Acquired by the George Kaiser Family Foundation in 2016, the Bob Dylan Archive® consists of more than 100,000 items spanning decades.
An intimate perspective of the artist’s working process can be evidenced in a vast assortment of handwritten song lyrics. Beginning with songs on the 1964 album Another Side of Bob Dylan, much of the material is heavily revised, annotated and often includes omitted material. Highlights include various drafts of many of Dylan’s creations, along with a raft of lesser-known song lyrics and fragments.
“For years rumor circulated among Bob Dylan enthusiasts of a legendary secret archive including notebooks that many hoped would reveal how Dylan wrote some of his most iconic songs. In this case the legend happens to be true.”
Denver Nicks – Time Magazine
The collection also includes essays, poems, liner notes, correspondence, autobiographical bits and philosophical musings.
Many of these are associated with Dylan’s mid-1960s efforts while others trace the artist’s work, changing attitudes and personal activity. Another major section of the archive contains notebooks and correspondence. Recording session reports, contracts, sheet music of Dylan’s songs and scores of photographs also populate the collection.
Astoundingly, master tapes of the artist’s entire musical catalog and hundreds of hours of film and video material are in the collection, as well as the film originals of Murray Lerner’s Festival! (1965), D. A. Pennebaker’s Don’t Look Back (1967), Dylan’s (with Howard Alk and Pennebaker) Eat the Document (1971), Dylan and Alk’s Renaldo & Clara (1978), Martin Scorsese’s Bob Dylan: No Direction Home (2006) and a host of music shorts and videos.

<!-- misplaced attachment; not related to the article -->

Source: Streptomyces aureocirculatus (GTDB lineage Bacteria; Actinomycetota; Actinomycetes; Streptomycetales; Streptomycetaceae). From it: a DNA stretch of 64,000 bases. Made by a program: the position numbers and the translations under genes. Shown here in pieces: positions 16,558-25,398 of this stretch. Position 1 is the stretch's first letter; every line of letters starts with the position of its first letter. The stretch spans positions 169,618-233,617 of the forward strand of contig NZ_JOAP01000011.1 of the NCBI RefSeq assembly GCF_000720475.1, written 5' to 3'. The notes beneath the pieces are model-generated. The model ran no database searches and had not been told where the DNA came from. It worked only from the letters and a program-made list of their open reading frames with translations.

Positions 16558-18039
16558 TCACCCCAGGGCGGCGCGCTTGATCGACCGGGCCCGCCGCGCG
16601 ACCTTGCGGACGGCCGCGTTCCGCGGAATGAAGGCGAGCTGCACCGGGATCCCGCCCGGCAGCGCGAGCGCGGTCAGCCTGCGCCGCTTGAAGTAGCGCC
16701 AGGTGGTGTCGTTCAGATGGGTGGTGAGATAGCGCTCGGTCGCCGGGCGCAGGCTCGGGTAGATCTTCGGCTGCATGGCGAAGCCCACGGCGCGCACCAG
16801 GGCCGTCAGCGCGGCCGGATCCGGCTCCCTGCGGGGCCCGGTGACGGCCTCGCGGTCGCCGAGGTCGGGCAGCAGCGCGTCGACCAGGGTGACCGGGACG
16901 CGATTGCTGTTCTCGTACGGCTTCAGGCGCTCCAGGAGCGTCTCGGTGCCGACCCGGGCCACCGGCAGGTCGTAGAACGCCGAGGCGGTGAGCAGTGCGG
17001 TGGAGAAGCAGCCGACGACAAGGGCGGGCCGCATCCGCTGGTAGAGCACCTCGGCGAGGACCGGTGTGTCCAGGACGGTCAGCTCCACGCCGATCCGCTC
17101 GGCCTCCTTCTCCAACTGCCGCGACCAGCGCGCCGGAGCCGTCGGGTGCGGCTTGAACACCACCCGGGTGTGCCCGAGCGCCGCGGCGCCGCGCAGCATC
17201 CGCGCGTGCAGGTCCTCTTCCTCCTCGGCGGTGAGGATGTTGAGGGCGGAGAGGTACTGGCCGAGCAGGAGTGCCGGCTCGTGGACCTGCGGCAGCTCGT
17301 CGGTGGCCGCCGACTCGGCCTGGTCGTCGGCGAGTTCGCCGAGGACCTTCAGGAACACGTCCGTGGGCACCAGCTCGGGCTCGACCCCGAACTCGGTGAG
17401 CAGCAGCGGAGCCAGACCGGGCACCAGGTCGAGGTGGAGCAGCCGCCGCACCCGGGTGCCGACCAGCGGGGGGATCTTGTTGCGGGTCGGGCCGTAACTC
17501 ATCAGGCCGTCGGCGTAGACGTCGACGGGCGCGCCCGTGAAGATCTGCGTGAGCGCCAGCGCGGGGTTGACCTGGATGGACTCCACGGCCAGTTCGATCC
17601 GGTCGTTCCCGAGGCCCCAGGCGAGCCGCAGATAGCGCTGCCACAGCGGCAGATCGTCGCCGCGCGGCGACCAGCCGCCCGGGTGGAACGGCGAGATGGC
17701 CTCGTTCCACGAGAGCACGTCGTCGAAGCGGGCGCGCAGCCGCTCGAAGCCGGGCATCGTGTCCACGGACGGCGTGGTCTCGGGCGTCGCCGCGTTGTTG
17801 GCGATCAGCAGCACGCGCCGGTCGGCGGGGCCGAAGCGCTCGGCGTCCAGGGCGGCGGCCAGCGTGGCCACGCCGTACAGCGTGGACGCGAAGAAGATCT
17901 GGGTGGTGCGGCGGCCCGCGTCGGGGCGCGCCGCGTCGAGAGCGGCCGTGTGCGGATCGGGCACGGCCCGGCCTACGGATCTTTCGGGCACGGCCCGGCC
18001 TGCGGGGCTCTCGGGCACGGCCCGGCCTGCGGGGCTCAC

Following on the heels of Tulsa’s relatively recent acquisition of the Woody Guthrie Collection, Bob Dylan’s archive stands to make the city an essential location for conducting scholarly popular music research and generating artistic activity. This is fitting, as Guthrie was a significant early inspiration for and influence on Dylan.
Dylan’s long and continuing artistic career strides an ever-changing American environment that touches on many disciplines, and this collection provides a rich source of material for scholars of popular music, film studies, American studies, history, sociology, political science and cultural studies. Continued biographical, literary and musical research on Dylan will depend on access to this collection by scholars from around the world, and we can anticipate the steady creation of papers, monographs, colloquia, symposia, conferences and classroom studies emanating from this collection.
The examination of “Chimes of Freedom” lyrics scrawled on hotel stationery and dotted with cigarette burns. The dissection of Dylan’s decision to transition from acoustic to electric. The analysis of correspondence between Dylan and beat poet Allen Ginsberg. Each of these are examples of the vast amount of information waiting to be unearthed and research waiting to be conducted.
TU’s Helmerich Center for American Research, located on the grounds of Gilcrease Museum, along with the Woody Guthrie Center, have positioned Tulsa to become a focal point for scholarly inquiry into American popular music.
“And it is a living monument: an entrancing, immersive, take-you-by-the-lapels destination that doubles as a campus for learning and exploring.”
Douglas Brinkley – Vanity Fair
While the Bob Dylan Archive® is not open to the general public, materials in the archive are available to view by approved applicants through appointment only, exclusively on-site at the Bob Dylan Center® in Tulsa, Oklahoma. Due to high demand, access to the archive will only be granted to individuals with qualified research projects. Research requests are on hold until Fall 2022.
If you are interested in conducting research at the Bob Dylan Archive, please submit the form below:
“Our intention is not to explain Dylan. If anything, it's to create even more questions.”
Steven Jenkins – director of the Bob Dylan Center